A bank official stole over €44,000 from the AIB in Co Cork where she worked over a period of several years was yesterday given a three-year suspended sentence.
Jacqueline O’Connor, who lives at Huyton, Merseyside, Liverpool, pleaded guilty to sample counts on an 85-charge indictment at Cork Circuit Criminal Court.
Detective Garda Michael Brosnan gave evidence in the case against O’Connor. He said it came to the attention of AIB in Bandon in July 2012; an internal investigation was commenced and gardaí were notified.
In summary, he said there had been a large number of fraudulent transactions carried out on three different accounts.
In respect of one of those accounts, O’Connor made 20 separate withdrawals between August 2011 and July 2012, taking amounts of between €300 and €1,850 to a total of over €17,000.
The fraudulent transactions in relation to two other accounts had commenced in 2007 and 2008 and took the form of student loan accounts that were set up in the name of her two adult children but without their knowledge.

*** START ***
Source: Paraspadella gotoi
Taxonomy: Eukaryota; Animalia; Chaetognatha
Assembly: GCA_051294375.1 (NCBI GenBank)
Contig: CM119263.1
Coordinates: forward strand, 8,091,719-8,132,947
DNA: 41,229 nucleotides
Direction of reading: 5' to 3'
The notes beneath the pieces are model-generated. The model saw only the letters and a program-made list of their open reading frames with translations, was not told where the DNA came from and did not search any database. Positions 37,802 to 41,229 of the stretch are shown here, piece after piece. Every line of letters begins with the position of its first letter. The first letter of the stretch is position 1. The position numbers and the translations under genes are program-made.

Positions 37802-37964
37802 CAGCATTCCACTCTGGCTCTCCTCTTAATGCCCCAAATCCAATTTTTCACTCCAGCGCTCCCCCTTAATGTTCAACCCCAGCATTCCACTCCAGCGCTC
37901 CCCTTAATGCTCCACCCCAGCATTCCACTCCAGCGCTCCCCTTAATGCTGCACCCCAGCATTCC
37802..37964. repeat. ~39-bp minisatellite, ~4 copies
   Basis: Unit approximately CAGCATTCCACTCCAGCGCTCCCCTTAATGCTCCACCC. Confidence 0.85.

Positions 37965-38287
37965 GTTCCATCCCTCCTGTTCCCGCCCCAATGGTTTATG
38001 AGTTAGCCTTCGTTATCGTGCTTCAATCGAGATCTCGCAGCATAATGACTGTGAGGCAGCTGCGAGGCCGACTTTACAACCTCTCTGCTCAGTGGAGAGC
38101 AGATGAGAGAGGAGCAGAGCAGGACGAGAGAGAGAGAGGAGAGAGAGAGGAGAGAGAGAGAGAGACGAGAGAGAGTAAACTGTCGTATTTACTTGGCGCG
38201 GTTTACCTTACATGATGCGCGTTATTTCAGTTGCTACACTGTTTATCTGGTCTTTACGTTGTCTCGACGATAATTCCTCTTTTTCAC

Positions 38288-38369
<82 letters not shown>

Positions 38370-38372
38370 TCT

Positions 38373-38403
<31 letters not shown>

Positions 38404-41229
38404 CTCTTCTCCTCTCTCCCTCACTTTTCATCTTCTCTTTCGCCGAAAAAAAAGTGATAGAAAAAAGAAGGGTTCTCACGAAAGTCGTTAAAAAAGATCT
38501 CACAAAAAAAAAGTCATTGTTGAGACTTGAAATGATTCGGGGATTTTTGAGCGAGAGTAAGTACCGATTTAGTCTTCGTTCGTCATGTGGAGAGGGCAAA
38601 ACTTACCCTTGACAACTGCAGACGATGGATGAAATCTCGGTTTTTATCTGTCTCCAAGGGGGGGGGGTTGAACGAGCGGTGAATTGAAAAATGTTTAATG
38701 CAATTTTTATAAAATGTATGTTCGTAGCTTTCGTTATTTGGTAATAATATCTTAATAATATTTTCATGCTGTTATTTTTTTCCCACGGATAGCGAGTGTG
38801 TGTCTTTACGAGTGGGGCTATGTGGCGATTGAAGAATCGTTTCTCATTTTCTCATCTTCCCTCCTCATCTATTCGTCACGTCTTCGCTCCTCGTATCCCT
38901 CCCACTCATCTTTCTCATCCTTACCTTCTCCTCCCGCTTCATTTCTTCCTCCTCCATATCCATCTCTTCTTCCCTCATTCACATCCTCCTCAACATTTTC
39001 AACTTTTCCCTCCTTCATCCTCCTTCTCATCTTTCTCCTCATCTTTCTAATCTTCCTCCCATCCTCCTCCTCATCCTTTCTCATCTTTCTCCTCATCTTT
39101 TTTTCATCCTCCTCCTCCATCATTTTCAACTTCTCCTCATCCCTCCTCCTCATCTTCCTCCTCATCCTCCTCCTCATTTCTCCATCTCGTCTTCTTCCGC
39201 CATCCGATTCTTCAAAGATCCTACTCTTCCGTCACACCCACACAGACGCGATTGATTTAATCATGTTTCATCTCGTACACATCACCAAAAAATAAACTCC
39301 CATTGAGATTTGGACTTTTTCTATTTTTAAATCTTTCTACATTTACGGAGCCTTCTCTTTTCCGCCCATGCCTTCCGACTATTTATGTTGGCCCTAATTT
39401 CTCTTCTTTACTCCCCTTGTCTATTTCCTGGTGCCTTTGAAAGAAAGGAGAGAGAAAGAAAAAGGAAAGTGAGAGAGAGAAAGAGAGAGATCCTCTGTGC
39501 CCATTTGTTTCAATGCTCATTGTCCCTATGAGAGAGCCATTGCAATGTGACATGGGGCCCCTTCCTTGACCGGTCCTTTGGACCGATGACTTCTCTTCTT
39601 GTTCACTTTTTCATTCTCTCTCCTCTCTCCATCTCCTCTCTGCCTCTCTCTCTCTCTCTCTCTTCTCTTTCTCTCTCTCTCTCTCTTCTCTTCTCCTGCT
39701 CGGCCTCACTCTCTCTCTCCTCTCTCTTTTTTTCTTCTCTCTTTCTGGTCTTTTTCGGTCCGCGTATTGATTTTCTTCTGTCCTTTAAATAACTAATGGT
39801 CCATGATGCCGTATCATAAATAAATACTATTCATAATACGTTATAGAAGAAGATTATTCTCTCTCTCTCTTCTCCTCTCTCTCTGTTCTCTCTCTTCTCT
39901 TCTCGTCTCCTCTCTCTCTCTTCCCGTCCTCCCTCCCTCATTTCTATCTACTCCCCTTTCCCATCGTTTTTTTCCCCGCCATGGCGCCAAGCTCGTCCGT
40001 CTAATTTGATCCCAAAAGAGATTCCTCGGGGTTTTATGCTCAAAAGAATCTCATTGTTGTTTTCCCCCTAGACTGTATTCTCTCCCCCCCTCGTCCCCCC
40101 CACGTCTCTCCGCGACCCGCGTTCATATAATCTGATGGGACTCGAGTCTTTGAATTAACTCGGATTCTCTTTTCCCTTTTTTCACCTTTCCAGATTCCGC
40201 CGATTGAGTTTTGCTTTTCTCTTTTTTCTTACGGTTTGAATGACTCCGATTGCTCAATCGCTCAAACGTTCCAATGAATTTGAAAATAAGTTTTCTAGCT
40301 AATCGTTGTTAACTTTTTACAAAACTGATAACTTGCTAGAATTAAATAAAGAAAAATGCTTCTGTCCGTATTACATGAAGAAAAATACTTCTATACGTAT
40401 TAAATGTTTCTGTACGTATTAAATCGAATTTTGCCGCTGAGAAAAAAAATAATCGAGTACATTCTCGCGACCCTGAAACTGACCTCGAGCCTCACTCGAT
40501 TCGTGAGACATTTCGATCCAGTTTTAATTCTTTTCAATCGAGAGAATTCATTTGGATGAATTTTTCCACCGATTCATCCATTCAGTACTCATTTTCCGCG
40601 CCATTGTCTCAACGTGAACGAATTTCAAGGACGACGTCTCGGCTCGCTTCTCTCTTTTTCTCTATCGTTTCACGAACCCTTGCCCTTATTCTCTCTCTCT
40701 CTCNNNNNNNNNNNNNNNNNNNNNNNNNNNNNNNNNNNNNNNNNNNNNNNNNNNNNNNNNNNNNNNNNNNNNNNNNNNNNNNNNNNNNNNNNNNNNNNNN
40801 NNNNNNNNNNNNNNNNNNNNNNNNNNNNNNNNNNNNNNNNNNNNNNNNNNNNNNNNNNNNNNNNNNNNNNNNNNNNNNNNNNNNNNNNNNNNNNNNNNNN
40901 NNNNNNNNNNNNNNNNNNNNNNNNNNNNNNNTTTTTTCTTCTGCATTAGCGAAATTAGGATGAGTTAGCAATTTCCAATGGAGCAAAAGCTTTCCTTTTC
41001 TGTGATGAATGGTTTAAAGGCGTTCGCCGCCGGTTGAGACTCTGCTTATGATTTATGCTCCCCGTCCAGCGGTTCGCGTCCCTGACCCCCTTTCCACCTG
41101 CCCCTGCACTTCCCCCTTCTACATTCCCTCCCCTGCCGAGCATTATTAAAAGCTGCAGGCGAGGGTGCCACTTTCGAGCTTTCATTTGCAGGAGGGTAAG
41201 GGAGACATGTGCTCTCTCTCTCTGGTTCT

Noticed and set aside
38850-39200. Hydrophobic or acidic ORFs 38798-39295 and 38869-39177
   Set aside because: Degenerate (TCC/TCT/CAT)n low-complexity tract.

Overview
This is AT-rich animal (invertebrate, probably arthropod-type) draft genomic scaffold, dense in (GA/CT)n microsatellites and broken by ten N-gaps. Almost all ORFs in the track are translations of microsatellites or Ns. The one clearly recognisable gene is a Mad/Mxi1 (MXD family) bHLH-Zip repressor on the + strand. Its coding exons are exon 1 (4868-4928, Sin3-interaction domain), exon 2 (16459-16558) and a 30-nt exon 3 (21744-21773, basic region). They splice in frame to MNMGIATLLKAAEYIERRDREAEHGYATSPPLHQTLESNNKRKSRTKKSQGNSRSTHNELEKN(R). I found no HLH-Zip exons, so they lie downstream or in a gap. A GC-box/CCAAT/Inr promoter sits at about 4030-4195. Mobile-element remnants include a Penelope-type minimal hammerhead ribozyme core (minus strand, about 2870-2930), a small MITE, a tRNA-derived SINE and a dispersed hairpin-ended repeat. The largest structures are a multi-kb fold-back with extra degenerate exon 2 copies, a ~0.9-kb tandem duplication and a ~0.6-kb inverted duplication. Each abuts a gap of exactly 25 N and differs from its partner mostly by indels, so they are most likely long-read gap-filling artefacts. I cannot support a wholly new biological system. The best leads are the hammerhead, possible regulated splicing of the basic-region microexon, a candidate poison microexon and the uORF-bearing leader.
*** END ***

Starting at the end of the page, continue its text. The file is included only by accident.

Using these accounts, she managed to take over €18,000 through one of them and over €8,000 in respect of another.
Det Garda Brosnan said the fraud carried out in respect of these student loans was more crafted than the withdrawals from the account totalling over €17,000. O’Connor used her knowledge of the workings of the bank to carry out the offences, he said.
When O’Connor ran into difficulties with the bogus loan accounts, she resorted to stealing from the other account in an effort to keep up with a situation that was spiralling out of control.
Det Garda Brosnan said O’Connor had left Bandon and was now living in the UK, where she worked as a carer. He said there was nothing to indicate anything of an extravagant nature in her lifestyle. The crimes occurred at a time when her marriage ended and she had an alcohol problem.
Ray Boland, defending, said O’Connor was alone in trying to keep the family finances together at that time and that these problems were compounded by a serious alcohol addiction.
“She is very ashamed and this is one of the reasons she moved to England,” he said. “She described it as voluntary exile due to shame. She has genuine remorse.”
He said that, unlike other cases of this kind, there was no extravagance in terms of using money for shopping or gambling or such matters.
Judge Seán Ó Donnabháin said O’Connor did not have the means to make any repayment to the bank and there were signs of genuine remorse. In all the circumstances, the judge said a sentence of three years was appropriate, all of which was suspended.
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